The Challenges of Finding ‘Abdu’l-Bahá 1

THE MOST EXTENSIVE PRIMARY sources for ‘Abdu’l-Bahá’s journey across North America in 1912 come with difficult problems. If you were to ask Mahmúd-i-Zarqání how Americans responded to ‘Abdu’l-Bahá, you might always get the same answer. They were — almost every one of them — “astonished” at what they saw and heard from the Master. Mahmúd was a devoted follower on unfamiliar terrain in America, who felt the greatest reverence for ‘Abdu’l-Bahá and held him in awe. In his preface he writes that he generally found himself overwhelmed by the events he saw, and in his account he ascribes such wonder to everyone.

Juliet Thompson’s ‘Abdu’l-Bahá is an otherworldly figure whose every look, every slight gesture, is imbued with a magical quality that she flourishes with her own emotions. How close was the real ‘Abdu’l-Bahá to Juliet’s perception of him? It is difficult to say.

Reverend Howard Colby Ives wrote an autobiography of his time with ‘Abdu’l-Bahá called Portals to Freedom. Its pages are filled with turns of phrase that mix metaphors and burst with personal drama, yet he seems deeply sincere and his story often brings one eerily close to ‘Abdu’l-Bahá. The scene he paints of ‘Abdu’l-Bahá wiping the tears from his eyes on April 12 at the Hotel Ansonia in New York is so moving that it’s hard not to well up with tears yourself.

Agnes Parsons wrote a nuts-and-bolts diary account of ‘Abdu’l-Bahá in Washington and Dublin, full of interesting details but largely free of the romantic aura that surrounds Thompson’s and Ives’s accounts. But Agnes’s social circle constrains her perspective. She hosts ‘Abdu’l-Bahá in her home and plans many of his activities, but when he attends events in Washington with African Americans, you wouldn’t know from her diary that they carried any significance.

The assistance of the Blessed Beauty brings about extraordinary things. 2

When He had finished writing Tablets in response to petitions from the friends in the East and the West, the Master had a little time to rest. He then went for lunch at the home of Miss [Fanny] Knobloch. Her friends and relatives were fascinated with His explanations and enchanted by His manner.

In the afternoon He spoke in Mr and Mrs Parsons’s drawing room about the power of the Cause of Bahá’u’lláh and the assistance and confirmations of the Greatest Name. Mírzá ‘Alí Akbar [Nakhjavání] related that during the troubled times in ‘Akká the Master used to say that a great event would take place in the very near future: it would be as though this lamp would go away and then come back to its original place. Now we understand that this assertion of ‘Abdu’l-Bahá was a reference to His travels and His return to the Holy Land. The Master then said:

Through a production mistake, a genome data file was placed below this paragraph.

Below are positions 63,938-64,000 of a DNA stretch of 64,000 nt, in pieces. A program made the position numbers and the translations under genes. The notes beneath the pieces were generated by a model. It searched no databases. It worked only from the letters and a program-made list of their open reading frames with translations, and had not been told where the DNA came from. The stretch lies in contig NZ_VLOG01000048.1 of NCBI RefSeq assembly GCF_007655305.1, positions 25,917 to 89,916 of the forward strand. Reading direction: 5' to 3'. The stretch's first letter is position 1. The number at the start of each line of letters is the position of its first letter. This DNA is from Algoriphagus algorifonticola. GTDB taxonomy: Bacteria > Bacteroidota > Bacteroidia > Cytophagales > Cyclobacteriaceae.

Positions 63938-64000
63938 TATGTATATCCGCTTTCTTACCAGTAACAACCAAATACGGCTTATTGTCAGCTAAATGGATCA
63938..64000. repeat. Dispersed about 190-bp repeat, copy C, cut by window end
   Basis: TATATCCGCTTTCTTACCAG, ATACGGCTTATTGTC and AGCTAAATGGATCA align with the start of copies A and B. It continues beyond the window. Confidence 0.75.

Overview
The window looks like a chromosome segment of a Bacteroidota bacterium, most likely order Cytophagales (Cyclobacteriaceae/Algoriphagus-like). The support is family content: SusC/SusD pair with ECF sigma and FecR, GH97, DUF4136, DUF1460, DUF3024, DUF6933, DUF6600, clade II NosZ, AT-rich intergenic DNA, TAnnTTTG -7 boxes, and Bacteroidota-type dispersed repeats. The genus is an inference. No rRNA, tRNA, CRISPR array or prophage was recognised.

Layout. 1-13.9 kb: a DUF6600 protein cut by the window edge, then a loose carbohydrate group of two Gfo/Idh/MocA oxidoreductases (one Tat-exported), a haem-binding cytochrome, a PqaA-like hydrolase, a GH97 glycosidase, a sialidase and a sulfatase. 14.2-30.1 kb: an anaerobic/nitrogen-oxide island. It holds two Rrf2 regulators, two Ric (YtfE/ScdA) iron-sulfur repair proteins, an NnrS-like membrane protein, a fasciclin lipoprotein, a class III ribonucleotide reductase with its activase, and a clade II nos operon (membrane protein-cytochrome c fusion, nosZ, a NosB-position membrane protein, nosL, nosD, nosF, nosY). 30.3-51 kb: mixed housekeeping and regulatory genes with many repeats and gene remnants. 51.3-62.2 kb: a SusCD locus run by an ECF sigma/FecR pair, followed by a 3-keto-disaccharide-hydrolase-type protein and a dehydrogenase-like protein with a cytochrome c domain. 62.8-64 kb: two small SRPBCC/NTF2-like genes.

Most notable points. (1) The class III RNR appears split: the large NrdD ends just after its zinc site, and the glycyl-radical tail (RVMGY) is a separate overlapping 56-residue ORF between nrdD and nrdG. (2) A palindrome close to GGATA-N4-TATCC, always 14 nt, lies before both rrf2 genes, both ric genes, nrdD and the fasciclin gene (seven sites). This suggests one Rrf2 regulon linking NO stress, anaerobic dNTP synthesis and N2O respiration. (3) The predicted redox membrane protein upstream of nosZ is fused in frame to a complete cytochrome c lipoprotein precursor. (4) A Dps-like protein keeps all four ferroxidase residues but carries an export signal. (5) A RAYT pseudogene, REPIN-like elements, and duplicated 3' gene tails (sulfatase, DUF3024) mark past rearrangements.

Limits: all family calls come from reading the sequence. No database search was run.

The assistance of the Blessed Beauty brings about extraordinary things. Every act of the Blessed Beauty constitutes in itself a consummate proof. In one of my early writings I wrote that in the eyes of the possessors of insight the doings of Him Who is the Sovereign Truth have no equal. For instance, if the Blessed Beauty asked after someone’s health, although outwardly a common expression, it could give to a person who was perceptive hints as to the wisdom and mystery hidden in the words spoken on that occasion. Thus it is that God in all His actions is distinct from all others, just as a wise man displays in all his actions the signs of wisdom.

There were several people waiting to see Him. Two ladies, both of whom were hard of hearing, requested permission to sit near Him so that they might listen to His words through their hearing aids. He said, ‘Yes, the nearer they come, the better they will hear the Words of God. They must hear the Voice of the Lord in whatever way possible or by whatever means.’

Today, the Master’s talk on the immortality of the soul so impressed the hearts that from then on He was asked to speak on this subject at most of the meetings.

  1. Sockett, Robert, and Jonathan Menon. “The Challenges of Finding ‘Abdu’l-Bahá.” 239 Days in America, 4 Aug. 2012, [return]
  2. ’Abdu’l-Bahá, and Mirza Mahmud-i-Zarqani. Mahmúd’s Diary: The Diary of Mírzá Mahmúd-i-Zarqání Chronicling ’Abdu’l-Bahá’s Journey to America. Edited by Shirley Macias. Translated by Mohi Sobhani. Oxford: George Ronald, 1998. [return]